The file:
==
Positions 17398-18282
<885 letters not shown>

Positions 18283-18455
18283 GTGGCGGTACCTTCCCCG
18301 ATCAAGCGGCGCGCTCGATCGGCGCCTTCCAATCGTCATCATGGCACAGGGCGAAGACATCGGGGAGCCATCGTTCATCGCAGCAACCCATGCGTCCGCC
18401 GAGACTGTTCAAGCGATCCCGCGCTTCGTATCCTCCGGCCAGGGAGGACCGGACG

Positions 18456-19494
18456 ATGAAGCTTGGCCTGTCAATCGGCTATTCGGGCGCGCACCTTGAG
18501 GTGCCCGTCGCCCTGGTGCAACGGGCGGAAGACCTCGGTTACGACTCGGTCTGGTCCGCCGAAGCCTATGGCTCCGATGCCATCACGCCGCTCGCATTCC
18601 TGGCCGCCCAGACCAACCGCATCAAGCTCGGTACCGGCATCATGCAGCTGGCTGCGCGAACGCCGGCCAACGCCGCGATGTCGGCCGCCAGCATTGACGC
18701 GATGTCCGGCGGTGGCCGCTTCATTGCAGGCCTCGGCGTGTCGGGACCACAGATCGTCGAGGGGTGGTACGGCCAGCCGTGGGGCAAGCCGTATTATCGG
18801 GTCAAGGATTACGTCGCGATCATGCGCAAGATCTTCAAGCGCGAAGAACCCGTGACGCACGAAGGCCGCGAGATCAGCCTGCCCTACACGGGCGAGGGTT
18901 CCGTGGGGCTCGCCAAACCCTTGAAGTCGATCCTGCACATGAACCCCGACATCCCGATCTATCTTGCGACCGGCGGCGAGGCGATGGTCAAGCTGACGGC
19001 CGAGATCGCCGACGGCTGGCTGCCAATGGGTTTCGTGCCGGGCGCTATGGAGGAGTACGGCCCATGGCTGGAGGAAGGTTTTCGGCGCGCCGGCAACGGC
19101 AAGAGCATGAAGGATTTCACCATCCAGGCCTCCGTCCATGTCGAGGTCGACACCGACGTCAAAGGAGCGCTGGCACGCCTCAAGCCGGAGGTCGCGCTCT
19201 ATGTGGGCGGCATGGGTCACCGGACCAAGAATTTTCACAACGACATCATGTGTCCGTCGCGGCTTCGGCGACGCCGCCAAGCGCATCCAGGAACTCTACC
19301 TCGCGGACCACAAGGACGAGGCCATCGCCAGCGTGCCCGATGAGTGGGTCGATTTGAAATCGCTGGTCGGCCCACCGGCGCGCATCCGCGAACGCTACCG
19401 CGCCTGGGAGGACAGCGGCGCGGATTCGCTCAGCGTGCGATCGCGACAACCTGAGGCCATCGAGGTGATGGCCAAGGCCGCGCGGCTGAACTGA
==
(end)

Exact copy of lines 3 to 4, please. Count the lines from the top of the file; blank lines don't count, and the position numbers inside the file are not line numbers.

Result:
Positions 18283-18455
18283 GTGGCGGTACCTTCCCCG